Preservatives in food report

Monday, 19 December, 2005


Food Standards Australia New Zealand (FSANZ) has released the results of its 21st Australian Total Diet Survey (ATDS) of preservatives in food.

This annually monitors Australia's food supply for pesticide residues, contaminants, nutrients, additives and other substances. It has regularly given the Australian food supply a clean bill of health.

For the 21st ATDS, FSANZ focused on three classes of preservatives in food - sulfites, benzoates and sorbates.

Preservatives control the growth of yeast, bacteria and mould in food and provide important benefits to consumers, including the wider availability of safe foods with increased shelf lives.

The study confirmed that most Australians have a dietary intake of sulfites, benzoates and sorbates that is well below the internationally accepted reference health standard for these preservatives, and they present no public health and safety risk.

The relevant health standard is the Acceptable Daily Intake or ADI. The ADI represents the amount of substance that can be consumed daily over an entire lifetime without any health effects. However, the results showed that a small number of Australians, including children, may exceed the ADI. Specifically, this is limited to those who consume, daily, large amounts of foods containing sulfites and benzoates, such as cordials, sausages and dried fruit.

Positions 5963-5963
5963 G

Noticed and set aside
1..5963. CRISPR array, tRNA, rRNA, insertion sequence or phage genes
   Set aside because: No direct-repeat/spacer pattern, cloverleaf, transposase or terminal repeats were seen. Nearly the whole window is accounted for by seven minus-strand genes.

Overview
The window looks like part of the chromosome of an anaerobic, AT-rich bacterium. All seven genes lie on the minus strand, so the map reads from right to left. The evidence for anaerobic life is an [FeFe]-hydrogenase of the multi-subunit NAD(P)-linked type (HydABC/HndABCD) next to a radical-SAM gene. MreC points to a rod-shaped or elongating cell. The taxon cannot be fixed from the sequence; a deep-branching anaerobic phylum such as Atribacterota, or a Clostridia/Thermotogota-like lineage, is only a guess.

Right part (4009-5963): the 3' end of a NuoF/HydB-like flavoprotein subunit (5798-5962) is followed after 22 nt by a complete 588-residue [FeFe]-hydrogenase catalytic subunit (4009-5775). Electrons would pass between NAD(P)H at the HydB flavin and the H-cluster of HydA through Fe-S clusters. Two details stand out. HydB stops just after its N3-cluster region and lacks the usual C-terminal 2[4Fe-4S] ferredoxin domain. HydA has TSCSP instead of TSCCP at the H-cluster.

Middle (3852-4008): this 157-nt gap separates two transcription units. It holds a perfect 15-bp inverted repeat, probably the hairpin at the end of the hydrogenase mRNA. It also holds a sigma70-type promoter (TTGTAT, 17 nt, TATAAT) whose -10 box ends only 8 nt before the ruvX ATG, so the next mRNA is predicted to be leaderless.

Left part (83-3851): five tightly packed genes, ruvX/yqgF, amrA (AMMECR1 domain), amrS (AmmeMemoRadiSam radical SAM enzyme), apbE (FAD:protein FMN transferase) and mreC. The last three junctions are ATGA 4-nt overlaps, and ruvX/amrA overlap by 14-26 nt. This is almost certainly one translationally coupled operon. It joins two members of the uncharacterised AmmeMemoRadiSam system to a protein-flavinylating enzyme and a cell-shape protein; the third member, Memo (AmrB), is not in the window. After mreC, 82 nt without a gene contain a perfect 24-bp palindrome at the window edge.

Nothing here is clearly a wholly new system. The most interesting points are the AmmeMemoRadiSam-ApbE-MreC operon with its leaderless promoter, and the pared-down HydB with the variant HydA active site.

FSANZ chief scientist, Dr Marion Healy said that FSANZ is always concerned when an ADI is exceeded, even though the ADI levels have high margins of safety factored into them.

"However, we do not believe that a high dietary intake of sulfites and benzoates will adversely affect people," Dr Healy said.

"We are very much aware that sulfites are already a worry to some people - mainly those who may suffer from asthma. This is currently addressed by the labelling of foods containing sulfites."

Dr Healy said that FSANZ has decided to conduct a review of the use of sulfites and benzoates in the food supply.

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